NHTSA Planning Anti-Speeding Initiative

This article was originally published here: https://www.automotive-fleet.com/10176803/nhtsa-planning-anti-speeding-initiative.

 In 2020 alone, speeding claimed the lives of some 11,258 people.  -  Photo: Canva

 In 2020 alone, speeding claimed the lives of some 11,258 people.

Photo: Canva

Speeding remains one of the riskiest driving behaviors on our nation’s roadways. That fact has prompted the National Highway Traffic Safety Administration (NHTSA) to plan a new initiative to stop speeding and reduce traffic fatalities, reports Reuters.

The agency will be launching a new anti-speeding campaign in the next couple of weeks. Steven Cliff, NHTSA administrator, told Reuters he wants speeding to “be as undesirable and seen as negatively as other types of bad” driving habits.

In 2020, speeding claimed the lives of some 11,258 people — a staggering 17% increase over speeding-related traffic fatalities in 2019. Moreover, in 2021, overall traffic fatalities in the U.S. skyrocketed 10.5%. That’s the highest number of roadway fatalities in 16 years, according to NHTSA data.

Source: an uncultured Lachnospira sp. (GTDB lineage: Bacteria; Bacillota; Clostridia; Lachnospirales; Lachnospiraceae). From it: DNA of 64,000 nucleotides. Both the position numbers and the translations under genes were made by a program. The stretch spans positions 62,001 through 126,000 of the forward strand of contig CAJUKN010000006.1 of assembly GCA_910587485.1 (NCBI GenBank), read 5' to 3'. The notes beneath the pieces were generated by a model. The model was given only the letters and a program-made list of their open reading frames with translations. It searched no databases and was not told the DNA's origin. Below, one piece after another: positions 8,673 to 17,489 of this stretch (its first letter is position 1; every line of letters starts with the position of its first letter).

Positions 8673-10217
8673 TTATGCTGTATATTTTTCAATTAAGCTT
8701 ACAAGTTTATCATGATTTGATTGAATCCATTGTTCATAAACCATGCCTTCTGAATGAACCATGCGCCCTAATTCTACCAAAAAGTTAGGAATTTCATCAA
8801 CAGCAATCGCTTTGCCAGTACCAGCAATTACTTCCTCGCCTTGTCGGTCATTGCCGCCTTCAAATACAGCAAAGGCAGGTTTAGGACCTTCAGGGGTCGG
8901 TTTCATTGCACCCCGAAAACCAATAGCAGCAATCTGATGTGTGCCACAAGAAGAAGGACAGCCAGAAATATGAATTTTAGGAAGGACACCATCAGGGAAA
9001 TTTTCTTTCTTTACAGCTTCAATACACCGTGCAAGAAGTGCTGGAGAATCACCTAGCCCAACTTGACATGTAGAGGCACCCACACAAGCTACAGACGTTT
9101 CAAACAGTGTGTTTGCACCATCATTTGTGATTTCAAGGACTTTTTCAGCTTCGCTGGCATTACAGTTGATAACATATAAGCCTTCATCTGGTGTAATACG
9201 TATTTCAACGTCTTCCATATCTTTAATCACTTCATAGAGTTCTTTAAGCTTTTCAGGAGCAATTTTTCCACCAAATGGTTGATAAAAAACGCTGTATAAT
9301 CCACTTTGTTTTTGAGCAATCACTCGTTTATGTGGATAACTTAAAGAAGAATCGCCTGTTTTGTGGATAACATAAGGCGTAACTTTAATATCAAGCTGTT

Experts and safety advocates point to two key factors that appear to have increased the amount of speeding on today’s highways and byways — COVID-19 and states raising speed limits.

Several studies have shown that risky driving behaviors including distracted driving, impaired driving, and speeding took hold during the pandemic. Open roads and ample frustration is likely what prompted drivers to act recklessly while behind the wheel. Unfortunately, that behavior seems to have stuck.   

Furthermore, speeding has been a persistent roadway killer for decades. A 2019 report from the Insurance Institute for Highway Safety showed that 37,000 people died over the last 25 years because of states increasing their speed limits. Data indicates that when the speed limit is increased, drivers tend to drive even faster.

Moreover, changing speed limits does not change physics, notes the National Safety Council. The faster a person drives, the worse the crash outcome.

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